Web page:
• Oriented parallel to the long axis of the bone, and parallel to the forces upon that bone


Microscopic structure of compact bone1
Microscopic Structure of Compact Bone compact bone in the above photo.


Haversian system osteon components
Haversian System (Osteon) Components compact bone in the above photo.

  • Concentric Lamella: Weight-bearing, column-like matrix tubes composed mainly of collagen that surround the central canal like rings on a tree

  • Haversian, or central canal: Central channel containing blood vessels and nerves

  • Volkmann’s canals: Channels lying at right angles to the central canal, connecting blood and nerve supply of the periosteum to that of the Haversian canal


Interstitial lamellae
Interstitial Lamellae compact bone in the above photo.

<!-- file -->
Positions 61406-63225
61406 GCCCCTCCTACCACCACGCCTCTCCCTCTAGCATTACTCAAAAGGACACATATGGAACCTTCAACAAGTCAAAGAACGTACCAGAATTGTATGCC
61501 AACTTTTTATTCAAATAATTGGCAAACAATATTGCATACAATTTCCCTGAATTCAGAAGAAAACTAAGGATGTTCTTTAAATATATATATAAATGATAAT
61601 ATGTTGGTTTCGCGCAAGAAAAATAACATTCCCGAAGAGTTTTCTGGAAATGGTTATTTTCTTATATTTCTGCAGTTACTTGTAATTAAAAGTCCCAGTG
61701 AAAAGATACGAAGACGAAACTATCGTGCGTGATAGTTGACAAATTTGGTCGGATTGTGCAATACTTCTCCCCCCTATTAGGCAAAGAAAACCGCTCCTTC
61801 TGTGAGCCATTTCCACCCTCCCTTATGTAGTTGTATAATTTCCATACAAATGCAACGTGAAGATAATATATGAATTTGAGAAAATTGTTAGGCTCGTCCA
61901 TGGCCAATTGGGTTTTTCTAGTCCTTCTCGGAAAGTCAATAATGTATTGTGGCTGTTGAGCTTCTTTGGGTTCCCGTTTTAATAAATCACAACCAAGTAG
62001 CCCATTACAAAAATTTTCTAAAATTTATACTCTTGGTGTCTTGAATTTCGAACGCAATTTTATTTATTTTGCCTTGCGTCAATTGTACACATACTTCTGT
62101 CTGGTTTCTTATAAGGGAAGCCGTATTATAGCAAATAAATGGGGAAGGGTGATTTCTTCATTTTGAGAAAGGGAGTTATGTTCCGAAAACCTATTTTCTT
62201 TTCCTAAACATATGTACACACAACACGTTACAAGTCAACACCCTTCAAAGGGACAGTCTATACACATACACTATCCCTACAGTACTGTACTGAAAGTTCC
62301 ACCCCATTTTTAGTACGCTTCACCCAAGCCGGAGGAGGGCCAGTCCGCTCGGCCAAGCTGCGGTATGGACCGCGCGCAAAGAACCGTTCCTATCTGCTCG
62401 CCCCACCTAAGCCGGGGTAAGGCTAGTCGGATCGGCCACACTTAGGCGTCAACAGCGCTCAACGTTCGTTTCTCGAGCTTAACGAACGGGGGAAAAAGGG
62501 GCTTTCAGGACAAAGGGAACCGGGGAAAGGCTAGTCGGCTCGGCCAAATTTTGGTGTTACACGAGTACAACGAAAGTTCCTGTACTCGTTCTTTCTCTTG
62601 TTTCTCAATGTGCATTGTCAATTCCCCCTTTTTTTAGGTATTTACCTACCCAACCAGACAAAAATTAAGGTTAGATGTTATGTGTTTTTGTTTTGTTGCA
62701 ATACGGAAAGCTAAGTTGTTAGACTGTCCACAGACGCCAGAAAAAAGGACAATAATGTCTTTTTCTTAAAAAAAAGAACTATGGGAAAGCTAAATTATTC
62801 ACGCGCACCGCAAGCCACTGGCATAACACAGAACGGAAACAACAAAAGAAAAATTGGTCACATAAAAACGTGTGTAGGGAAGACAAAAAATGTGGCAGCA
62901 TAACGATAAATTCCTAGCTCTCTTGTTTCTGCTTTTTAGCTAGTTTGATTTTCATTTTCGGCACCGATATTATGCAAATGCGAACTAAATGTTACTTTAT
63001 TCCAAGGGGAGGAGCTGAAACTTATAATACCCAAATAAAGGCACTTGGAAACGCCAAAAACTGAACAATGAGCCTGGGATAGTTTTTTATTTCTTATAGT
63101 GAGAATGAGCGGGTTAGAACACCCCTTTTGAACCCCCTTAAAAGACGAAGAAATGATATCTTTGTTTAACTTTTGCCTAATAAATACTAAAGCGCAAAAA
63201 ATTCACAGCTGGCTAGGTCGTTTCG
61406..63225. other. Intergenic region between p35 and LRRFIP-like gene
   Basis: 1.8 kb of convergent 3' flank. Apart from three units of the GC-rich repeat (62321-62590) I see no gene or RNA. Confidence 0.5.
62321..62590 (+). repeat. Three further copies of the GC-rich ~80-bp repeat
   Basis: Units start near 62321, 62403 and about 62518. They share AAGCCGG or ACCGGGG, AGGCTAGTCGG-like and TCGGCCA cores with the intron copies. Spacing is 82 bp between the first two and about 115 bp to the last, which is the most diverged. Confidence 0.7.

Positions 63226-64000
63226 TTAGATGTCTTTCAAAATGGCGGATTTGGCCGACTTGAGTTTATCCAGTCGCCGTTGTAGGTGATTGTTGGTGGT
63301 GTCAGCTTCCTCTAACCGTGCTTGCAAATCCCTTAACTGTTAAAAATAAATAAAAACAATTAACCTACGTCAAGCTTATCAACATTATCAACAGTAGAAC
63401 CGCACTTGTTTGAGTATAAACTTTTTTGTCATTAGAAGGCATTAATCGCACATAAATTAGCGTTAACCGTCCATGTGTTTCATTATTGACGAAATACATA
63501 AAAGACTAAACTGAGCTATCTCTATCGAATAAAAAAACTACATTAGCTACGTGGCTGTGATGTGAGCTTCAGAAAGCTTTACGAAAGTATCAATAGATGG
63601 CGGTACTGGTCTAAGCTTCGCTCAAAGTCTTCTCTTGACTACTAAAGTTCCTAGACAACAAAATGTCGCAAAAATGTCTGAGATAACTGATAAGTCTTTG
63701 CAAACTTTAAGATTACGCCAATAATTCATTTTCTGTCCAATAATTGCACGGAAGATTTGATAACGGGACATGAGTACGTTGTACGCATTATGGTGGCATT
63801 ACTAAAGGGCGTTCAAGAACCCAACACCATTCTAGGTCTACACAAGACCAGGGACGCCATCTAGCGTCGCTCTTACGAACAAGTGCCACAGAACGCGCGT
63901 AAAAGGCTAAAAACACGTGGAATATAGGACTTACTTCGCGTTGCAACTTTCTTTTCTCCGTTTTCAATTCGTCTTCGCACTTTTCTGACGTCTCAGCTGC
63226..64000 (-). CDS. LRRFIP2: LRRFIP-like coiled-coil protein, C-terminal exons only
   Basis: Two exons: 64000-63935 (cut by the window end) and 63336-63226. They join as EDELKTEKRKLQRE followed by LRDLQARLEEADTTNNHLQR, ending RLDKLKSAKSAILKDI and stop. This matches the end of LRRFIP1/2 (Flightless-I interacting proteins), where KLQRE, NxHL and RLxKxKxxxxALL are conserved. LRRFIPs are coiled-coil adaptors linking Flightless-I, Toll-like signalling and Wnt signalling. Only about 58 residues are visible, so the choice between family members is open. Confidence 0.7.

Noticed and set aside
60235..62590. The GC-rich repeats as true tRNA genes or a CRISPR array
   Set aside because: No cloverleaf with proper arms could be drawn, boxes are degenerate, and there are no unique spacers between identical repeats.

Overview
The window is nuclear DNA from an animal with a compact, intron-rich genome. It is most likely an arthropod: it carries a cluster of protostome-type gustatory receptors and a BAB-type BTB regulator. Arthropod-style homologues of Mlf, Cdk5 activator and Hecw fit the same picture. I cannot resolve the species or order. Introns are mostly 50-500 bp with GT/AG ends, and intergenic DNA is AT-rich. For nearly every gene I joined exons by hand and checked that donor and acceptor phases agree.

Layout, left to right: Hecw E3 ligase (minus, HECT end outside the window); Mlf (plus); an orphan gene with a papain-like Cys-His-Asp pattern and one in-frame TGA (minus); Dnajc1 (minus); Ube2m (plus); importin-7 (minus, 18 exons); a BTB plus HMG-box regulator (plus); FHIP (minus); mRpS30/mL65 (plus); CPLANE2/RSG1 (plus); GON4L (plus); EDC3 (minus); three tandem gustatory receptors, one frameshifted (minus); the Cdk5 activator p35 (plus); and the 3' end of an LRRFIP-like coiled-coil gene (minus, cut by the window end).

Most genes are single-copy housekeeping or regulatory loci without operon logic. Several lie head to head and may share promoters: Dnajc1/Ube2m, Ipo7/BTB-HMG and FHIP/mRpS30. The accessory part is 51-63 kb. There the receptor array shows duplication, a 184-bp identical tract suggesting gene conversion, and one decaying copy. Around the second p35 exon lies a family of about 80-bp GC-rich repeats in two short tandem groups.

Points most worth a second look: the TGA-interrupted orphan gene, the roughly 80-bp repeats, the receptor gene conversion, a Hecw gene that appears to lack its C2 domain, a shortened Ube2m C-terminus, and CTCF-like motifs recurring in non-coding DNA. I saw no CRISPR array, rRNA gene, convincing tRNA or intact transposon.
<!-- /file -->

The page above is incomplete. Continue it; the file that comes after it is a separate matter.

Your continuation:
• Interstitial Lamellae that are not part of an osteon

  • They are incomplete lamellae

  • They fill the gaps between forming osteons or are remnants of osteons that have been cut through by bone remodeling


Circumferential lamellae
Circumferential Lamellae compact bone in the above photo.

  • Circumferential lamellae are deep to the periosteum

  • Extend around the entire circumference of the shaft


Concentric lamellae compact bone in the above photo.


Microscopic structure of compact bone2
Microscopic Structure of Compact Bone compact bone in the above photo.

  • Spider-shaped osteocytes occupy small cavities known as lacunae at the junctions of the lamellae.

  • Hair like canals called canaliculi connect the lacunae to each other and to the central canal.